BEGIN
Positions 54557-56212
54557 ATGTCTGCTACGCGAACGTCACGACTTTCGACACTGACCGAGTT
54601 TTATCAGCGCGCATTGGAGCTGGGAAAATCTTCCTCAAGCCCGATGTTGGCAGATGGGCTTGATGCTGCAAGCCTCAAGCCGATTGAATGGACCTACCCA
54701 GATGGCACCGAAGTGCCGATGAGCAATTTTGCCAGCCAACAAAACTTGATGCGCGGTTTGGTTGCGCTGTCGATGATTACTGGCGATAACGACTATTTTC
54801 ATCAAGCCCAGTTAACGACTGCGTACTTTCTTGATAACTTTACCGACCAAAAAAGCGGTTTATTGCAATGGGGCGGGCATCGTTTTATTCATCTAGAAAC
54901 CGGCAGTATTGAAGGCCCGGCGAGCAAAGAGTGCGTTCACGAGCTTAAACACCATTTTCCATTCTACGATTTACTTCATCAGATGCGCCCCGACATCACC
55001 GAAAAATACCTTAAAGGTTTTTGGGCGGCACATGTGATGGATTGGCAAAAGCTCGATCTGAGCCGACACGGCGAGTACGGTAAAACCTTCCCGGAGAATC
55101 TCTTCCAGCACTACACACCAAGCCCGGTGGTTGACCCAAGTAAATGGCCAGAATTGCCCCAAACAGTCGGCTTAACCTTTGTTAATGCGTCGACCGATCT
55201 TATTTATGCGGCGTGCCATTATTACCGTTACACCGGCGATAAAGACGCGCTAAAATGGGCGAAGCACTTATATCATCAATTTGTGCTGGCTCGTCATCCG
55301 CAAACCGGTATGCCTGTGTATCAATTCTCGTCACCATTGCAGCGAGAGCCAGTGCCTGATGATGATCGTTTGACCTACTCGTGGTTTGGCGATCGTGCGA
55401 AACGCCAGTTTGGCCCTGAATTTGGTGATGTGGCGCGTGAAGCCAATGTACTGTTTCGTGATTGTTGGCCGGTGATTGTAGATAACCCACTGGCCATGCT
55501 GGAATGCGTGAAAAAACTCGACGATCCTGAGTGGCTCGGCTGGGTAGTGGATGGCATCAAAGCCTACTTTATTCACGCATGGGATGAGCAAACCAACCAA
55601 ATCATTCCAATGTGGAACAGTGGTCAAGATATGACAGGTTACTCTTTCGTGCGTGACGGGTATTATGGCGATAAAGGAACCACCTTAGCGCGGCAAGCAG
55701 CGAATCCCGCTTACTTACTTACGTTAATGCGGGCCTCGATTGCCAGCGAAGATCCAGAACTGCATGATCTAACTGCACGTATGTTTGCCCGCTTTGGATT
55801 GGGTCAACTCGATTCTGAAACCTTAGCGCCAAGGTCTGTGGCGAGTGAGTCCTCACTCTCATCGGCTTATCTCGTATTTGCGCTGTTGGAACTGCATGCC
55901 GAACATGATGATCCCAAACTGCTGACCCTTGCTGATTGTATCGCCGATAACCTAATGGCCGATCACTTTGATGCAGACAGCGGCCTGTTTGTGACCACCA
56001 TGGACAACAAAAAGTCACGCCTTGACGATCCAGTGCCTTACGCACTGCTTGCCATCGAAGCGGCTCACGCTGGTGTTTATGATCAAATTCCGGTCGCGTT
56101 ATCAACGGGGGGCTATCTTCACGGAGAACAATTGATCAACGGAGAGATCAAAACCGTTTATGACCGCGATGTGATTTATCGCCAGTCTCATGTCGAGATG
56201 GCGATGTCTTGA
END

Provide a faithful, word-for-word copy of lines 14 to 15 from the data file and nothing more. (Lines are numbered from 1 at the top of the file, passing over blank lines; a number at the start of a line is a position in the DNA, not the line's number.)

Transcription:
55701 CGAATCCCGCTTACTTACTTACGTTAATGCGGGCCTCGATTGCCAGCGAAGATCCAGAACTGCATGATCTAACTGCACGTATGTTTGCCCGCTTTGGATT
55801 GGGTCAACTCGATTCTGAAACCTTAGCGCCAAGGTCTGTGGCGAGTGAGTCCTCACTCTCATCGGCTTATCTCGTATTTGCGCTGTTGGAACTGCATGCC